Health PEI is starting a smoke screen war on narcotics to divert public attention from closing rural hospitals – the Minister and his Deputy tell two different stories
The announced get-tough stance on prescription of pain killers appears to be a smoke screen to divert attention from hospital closings. It is a phony shadow war at best.
Health Canada reports pain-killer use is dropping across Canada. PEI is on par with the national average. Where is this “dramatic increase” reported by the Minister, CBC and the Charlottetown Guardian?
P.E.I.’s Health Minister Doug Currie will be tabling legislation today that will clamp down on increasing prescription of narcotic pain-killers.
So the PEI government is bringing out the big guns for the less than one percent solution. Smells like a phony war to me. Adding to the heated rhetoric is a plan to suspend drivers who are “high”.
Don’t get me wrong. I am all for controlling abusive of drugs to a reasonable extent. We will always have people addicted to drugs, alcohol or some other mind/mood altering substance. However, zero substance abuse is not possible.
Health Minister Doug Currie is calling for tough action. His Deputy Michael Mayne says the new regulations are more a reporting mechanism.
Who is right, the PEI’s gun slinging minister or his mild mannered Deputy?
In the Legislature, Minister of Health Doug Currie trumpeted his desire to control pain killers. ”I’ve got some very serious concerns and I’m going to bring in a very aggressive surveillance and monitoring of why is that volume of narcotics and opiates increasing in the province,” said Minister Currie.
How bad is the problem? Health Canada report abuse of pain killers in less than 0.5% (half of one percent) of the PEI population. To eradicate that problem, the Minister intends to intimidate doctors and restrict valid clinical use of narcotic pain killers.
Narcotic Pain Killers on PEI
He can solve the problem easier by banning or strictly controlling OxyContin, a brand name for Oxycodone. Oxycodone is a disaster waiting to happen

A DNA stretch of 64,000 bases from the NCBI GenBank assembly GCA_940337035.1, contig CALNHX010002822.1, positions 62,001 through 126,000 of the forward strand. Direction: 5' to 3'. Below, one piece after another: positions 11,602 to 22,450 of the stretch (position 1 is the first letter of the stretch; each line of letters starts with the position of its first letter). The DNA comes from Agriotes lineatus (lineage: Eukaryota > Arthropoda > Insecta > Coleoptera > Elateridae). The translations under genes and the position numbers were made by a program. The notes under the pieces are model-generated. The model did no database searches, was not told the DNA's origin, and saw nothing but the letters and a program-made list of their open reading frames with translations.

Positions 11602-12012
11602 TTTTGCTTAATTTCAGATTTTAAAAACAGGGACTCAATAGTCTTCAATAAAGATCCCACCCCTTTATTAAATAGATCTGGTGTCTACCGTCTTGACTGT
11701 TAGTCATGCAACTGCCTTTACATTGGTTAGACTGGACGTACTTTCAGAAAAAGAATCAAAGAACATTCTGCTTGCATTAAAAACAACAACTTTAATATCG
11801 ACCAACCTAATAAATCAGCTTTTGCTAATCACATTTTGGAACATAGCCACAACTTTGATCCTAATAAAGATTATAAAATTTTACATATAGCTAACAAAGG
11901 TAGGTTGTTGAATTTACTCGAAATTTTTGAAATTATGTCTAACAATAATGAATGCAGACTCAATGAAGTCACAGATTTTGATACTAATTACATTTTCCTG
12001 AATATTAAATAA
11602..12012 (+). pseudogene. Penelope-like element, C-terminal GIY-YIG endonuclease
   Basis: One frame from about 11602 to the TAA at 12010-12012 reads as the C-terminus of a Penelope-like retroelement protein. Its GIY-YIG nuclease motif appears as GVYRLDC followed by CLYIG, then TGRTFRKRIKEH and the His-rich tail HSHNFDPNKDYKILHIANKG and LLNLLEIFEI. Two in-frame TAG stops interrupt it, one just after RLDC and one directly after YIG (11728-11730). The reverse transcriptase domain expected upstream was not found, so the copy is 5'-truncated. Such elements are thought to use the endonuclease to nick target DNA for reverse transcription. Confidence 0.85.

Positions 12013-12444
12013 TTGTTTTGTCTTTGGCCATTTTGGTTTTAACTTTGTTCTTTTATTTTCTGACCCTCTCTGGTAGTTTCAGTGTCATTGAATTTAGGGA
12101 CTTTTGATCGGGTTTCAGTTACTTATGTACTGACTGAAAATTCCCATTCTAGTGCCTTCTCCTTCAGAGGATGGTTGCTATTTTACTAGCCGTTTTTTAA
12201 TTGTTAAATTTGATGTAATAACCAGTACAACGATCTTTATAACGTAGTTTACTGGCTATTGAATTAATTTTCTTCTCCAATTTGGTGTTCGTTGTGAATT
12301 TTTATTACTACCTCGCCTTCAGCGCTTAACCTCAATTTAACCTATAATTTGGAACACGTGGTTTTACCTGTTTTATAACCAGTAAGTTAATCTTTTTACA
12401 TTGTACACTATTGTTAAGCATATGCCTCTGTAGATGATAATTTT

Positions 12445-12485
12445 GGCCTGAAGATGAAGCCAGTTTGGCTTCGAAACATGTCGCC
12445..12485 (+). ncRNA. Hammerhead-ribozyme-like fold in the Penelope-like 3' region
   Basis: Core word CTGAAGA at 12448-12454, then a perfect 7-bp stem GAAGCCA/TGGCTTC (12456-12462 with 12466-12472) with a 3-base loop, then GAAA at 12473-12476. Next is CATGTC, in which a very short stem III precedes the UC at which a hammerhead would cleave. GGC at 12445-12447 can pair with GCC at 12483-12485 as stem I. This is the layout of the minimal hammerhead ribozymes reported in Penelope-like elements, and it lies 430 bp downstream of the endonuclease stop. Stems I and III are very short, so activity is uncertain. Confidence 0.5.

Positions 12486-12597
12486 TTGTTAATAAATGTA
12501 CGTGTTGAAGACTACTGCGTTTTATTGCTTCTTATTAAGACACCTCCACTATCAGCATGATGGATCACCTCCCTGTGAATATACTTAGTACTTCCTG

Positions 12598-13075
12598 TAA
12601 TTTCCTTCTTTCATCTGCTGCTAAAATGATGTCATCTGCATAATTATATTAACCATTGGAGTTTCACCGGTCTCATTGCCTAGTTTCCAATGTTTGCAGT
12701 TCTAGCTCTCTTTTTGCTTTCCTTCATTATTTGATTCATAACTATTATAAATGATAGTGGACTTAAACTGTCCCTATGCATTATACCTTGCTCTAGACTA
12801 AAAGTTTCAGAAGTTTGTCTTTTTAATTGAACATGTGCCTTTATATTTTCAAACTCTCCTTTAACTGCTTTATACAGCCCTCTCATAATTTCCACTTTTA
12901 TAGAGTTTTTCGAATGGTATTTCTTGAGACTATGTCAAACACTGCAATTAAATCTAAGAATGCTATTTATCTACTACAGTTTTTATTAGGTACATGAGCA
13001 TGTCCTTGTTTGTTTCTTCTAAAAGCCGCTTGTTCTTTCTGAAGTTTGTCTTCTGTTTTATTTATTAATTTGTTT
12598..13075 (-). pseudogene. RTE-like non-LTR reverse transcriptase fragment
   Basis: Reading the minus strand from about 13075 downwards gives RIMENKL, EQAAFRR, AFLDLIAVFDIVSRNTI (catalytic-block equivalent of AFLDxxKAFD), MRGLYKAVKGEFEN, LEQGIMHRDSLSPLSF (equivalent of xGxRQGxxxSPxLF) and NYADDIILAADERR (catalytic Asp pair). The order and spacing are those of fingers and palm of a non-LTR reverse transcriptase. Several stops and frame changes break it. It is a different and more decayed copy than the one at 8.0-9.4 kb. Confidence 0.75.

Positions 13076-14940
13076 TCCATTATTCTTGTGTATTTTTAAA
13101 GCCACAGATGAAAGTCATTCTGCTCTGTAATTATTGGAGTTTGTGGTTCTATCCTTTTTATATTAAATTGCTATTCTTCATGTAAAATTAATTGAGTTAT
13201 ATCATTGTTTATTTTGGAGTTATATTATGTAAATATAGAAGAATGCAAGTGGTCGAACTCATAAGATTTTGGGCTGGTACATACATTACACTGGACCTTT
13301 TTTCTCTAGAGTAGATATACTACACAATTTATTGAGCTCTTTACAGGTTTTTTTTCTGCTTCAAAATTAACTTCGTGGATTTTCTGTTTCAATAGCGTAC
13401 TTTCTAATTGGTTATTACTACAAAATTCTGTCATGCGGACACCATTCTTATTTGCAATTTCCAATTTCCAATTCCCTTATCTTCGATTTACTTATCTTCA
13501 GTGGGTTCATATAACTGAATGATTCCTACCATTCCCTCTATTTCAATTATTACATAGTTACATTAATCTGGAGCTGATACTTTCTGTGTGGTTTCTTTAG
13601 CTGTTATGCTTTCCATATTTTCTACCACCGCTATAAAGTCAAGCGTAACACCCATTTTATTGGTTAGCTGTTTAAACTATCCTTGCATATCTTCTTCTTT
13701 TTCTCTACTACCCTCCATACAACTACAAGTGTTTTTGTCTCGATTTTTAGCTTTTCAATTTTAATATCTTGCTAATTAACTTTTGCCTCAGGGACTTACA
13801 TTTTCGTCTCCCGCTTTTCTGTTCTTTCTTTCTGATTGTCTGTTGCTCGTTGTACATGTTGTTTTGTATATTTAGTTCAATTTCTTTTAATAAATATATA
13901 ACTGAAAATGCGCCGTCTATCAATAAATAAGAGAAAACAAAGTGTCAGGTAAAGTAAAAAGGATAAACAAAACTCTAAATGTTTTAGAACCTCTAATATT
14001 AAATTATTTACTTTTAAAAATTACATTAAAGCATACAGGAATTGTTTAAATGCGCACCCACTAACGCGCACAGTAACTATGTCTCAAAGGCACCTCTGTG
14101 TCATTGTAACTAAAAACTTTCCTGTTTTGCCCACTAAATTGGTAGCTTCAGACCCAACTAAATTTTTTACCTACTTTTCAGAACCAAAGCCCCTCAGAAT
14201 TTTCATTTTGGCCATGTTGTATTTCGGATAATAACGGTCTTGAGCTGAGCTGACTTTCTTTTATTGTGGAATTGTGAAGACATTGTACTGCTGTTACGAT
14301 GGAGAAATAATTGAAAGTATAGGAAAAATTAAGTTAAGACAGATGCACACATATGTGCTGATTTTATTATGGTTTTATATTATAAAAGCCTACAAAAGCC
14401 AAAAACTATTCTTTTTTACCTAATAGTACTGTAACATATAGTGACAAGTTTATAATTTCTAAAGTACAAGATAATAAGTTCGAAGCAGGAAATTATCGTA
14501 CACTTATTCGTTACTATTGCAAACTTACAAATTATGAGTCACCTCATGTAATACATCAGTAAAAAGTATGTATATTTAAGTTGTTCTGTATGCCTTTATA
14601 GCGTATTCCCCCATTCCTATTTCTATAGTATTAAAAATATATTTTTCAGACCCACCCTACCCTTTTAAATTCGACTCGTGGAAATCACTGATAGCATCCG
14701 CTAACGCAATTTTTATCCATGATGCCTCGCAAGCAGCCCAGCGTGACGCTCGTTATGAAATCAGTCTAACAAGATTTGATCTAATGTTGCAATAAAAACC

Michael Mayne the deputy minister of health soft pedaled any new regulations in an email to me.
“The key aspect of this legislation is to enable the Minister to monitor, share results and review drug dispensing on PEI. There is no intent within the proposed legislation that will limit the ability of a physician to prescribe medication. Further, there should be no alarm in particular for those in need of the medication.”
Minister Currie no doubt is using hyperbole to impress the media and opposition. He may be creating a smoke screen diversion for rural residents of PEI.
In politics it’s deemed helpful to create a diversionary smokescreen. Everyone but drug addicts should react warmly to announcements about a war on drug abuse.
The Minister even pulled at the public’s heart-strings with anecdotal stories about mothers calling him every day about their pain-killer addicted children. Again, I am not saying the stories are not genuine. I’ve got my family abuse stories that broke my heart. However, the facts don’t support the Minister’s claims or reaction.
The media are blowing the use of pain killers out of proportion with stories like CBC’s – Dramatic increase in painkiller prescriptions.
Health Canada reports a reduction in pain killer prescriptions. The media like to report sensational political press releases without fact checking.
To push the phony war harder, the government announced it will immediately suspend the licenses of drivers who are “high on drugs.”
Phony war on pain killers.
This is of course a solution looking for a problem. Health Canada reports that abuse of pain killers is dropping in Canada, with only 3.2% of Canadians use pain-killers outside their medical purpose.
Overall use of pain killers is dropping says Health Canada. “A statistically significant decline was seen in psychoactive pharmaceutical use between 2011 … driven by a statistically significant decrease in the use of opioid pain relievers to 16.7% in 2011 from 20.6% in 2010.
“Of those who indicated they had used an opioid pain reliever, a stimulant or a sedative or tranquilizer in the past year, 3.2% reported they abused such a drug. Abuse is use for the experience, the feeling caused, to get high or for other non-prescribed reasons.”
That is one of the major findings from the Canadian Alcohol and Drug Use Monitoring Survey (CADUMS) 2011
The number of people abusing pain killers on PEI is so small, less than half of one percent, that Health Canada calls it statistically unreliable.
By Stephen Pate, NJN Network